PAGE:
When it comes to selling big-ticket items like a new home, investors should expect a homebuilder's revenue to be a little lumpy from quarter to quarter. However, it does look a little odd that M.D.C. Holdings' (NYSE:MDC) fourth-quarter revenue declined when so many of its peers have been reporting revenue increases over the same time period. 

Let's take a look at M.D.C. Holdings' most recent earnings results to see if this is something investors should be concerned about or simply a speed bump in an otherwise fast-growing housing market. 

Curbside photo of new home

Image source: M.D.C. Holdings.

By the numbers

Metric Q4 2017 Q3 2017 Q4 2016
Revenue $704.3 million $586 million $716.6 million
Pre-tax income $51.8 million $89.68 million $59.0 million
Net income $24.6 million $61.2 million $40.4 million
Diluted earnings per share $0.43 $1.16 $0.72

Source: M.D.C. Holdings earnings release.

While M.D.C. reported a non-cash charge loss related to the changes in the U.S. tax code and how deferred tax liabilities are treated, the thing that stands out in its results is the decline in revenue. Though it did post higher sequential results, the year-over-year decline is at odds with its peers, which have recently reported at least modest gains compared to this time last year. The good thing is that revenue for the full year was up by double digits compared to 2016.

Almost all of this past quarter's decline can be attributed to lower sales in California. M.D.C.'s presence is focused on the West Coast and Rocky Mountain region, and California is its second-largest segment by dollar value and its average selling price is $600,000. The 23% decline in new home deliveries in California led to a 6% decline for the whole business segment and was more than enough to offset its gains in other markets such as Utah, Washington, and Florida. The average selling price for those homes remained about flat at $451,000.

MDC new home deliveries by region. Shows modest gains for its Mountain and East regions while West declined slightly.

Data source: M.D.C. Holdings earnings release. Chart by author.

The good news is that this may just be a temporary blip, as net new orders in California were up 54% compared to the prior year. Overall, M.D.C. reported a 23% increase in net new orders and a 16% increase in the total dollar value of its backlog, which stands at $1.6 billion.

Management seemed satisfied with the results, though, because it increased its cash dividend payment to investors by 20% prior to its earnings announcement and also issued a special 8% divided issued in new shares in the company. Based on its most recent stock price, shares of M.D.C. now have a dividend yield of 3.9%. 

What management had to say

Here's CEO Larry Mizel's press release statement on M.D.C.'s most recent performance: 

We ended the year on a strong note, with fourth quarter net home orders surging 23% year-over-year. We believe the robust demand is not only the result of solid economic fundamentals, but also our focus on affordable product. At the center of our emphasis on affordability is our Seasons collection, which accounted for 15% of our fourth quarter net orders. Because of our strong sales performance, our yearend backlog value is 16% higher than a year ago, setting the stage for growth in 2018. Given our positive outlook and strong financial position, we enhanced our industry-leading dividend program with an 8% stock dividend in the fourth quarter and a 20% increase in our cash dividend declared at the start of the 2018 first quarter, reflecting our confidence in the prospects for growth against the backdrop of solid industry conditions.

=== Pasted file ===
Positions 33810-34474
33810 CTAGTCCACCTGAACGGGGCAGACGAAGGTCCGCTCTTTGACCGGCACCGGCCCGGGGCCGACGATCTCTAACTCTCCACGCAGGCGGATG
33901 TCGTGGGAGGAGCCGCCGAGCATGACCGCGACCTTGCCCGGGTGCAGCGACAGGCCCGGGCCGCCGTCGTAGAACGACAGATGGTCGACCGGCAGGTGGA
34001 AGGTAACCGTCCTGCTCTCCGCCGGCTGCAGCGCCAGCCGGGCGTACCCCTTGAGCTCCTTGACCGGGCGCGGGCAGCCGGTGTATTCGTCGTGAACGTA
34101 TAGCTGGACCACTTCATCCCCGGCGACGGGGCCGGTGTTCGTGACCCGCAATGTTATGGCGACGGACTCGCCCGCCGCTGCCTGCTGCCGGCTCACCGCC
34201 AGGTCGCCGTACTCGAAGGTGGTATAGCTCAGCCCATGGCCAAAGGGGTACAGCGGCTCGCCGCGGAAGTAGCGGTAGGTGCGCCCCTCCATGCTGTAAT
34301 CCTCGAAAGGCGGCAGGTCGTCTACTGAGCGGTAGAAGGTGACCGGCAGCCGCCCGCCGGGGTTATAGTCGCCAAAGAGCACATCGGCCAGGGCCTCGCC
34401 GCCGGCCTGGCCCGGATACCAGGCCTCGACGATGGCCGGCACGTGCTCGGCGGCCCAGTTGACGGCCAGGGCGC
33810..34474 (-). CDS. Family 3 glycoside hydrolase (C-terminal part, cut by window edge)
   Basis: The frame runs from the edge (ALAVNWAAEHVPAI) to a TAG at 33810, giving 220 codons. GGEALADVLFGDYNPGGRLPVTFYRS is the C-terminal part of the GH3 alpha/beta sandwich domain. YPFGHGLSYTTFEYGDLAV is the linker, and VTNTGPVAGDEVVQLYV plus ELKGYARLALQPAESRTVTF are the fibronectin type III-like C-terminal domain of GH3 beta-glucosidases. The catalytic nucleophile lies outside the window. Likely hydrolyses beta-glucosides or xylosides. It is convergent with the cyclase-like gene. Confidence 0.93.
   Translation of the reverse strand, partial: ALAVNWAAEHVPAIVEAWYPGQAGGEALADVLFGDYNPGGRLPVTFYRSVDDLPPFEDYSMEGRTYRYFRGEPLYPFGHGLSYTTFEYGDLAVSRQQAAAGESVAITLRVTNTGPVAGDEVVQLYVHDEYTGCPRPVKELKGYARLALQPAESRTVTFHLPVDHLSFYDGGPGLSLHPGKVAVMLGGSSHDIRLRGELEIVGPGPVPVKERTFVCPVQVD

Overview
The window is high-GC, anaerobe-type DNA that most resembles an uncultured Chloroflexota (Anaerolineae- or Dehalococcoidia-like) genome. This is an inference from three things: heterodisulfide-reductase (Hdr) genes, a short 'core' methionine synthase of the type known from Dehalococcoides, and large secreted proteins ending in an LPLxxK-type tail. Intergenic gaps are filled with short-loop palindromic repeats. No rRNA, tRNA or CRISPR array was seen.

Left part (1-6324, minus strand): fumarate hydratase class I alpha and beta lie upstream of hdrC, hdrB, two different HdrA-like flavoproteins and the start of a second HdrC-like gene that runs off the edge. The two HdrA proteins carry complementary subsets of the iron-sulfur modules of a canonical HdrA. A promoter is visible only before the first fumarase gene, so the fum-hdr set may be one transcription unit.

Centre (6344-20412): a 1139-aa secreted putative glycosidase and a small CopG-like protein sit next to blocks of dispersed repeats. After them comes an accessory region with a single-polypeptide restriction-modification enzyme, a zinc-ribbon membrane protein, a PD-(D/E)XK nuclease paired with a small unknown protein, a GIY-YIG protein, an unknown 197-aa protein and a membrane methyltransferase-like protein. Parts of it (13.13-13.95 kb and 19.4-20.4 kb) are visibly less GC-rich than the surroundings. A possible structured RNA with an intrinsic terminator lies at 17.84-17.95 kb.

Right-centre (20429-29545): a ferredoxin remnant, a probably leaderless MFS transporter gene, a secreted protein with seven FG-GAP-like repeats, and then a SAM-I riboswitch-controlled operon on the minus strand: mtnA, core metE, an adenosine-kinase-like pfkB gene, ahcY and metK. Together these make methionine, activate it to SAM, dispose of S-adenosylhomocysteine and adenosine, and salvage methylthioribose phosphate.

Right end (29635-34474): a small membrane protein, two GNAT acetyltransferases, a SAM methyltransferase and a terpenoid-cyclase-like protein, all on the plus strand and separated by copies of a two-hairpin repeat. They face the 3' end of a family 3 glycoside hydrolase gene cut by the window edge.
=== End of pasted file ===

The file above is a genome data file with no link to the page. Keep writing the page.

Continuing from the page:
MDC Chart

MDC data by YCharts.

What a Fool believes

M.D.C. is nowhere near the size of the larger homebuilders in the U.S., so it's encouraging to see it focus its efforts regionally with a sizable presence in select states. Based on the company's spending in 2017 for new land and lots, the company is expecting 2018 to be a great year. 

At the same time, M.D.C. is churning out more than enough cash to support this ambitious plan and this much higher dividend payment. You could debate whether M.D.C.'s performance is from specific moves made by management or if the company is solely riding the wave of a booming housing market. Luckily, the demographics of home buying and economic conditions suggest that the boom for homebuilders could last a while longer. With one of the highest dividend yields in the business, which looks to be supported by a solid financial position and favorable economic trends, investors looking for income may want to consider this stock.

This article represents the opinion of the writer, who may disagree with the “official” recommendation position of a Motley Fool premium advisory service. We’re motley! Questioning an investing thesis -- even one of our own -- helps us all think critically about investing and make decisions that help us become smarter, happier, and richer.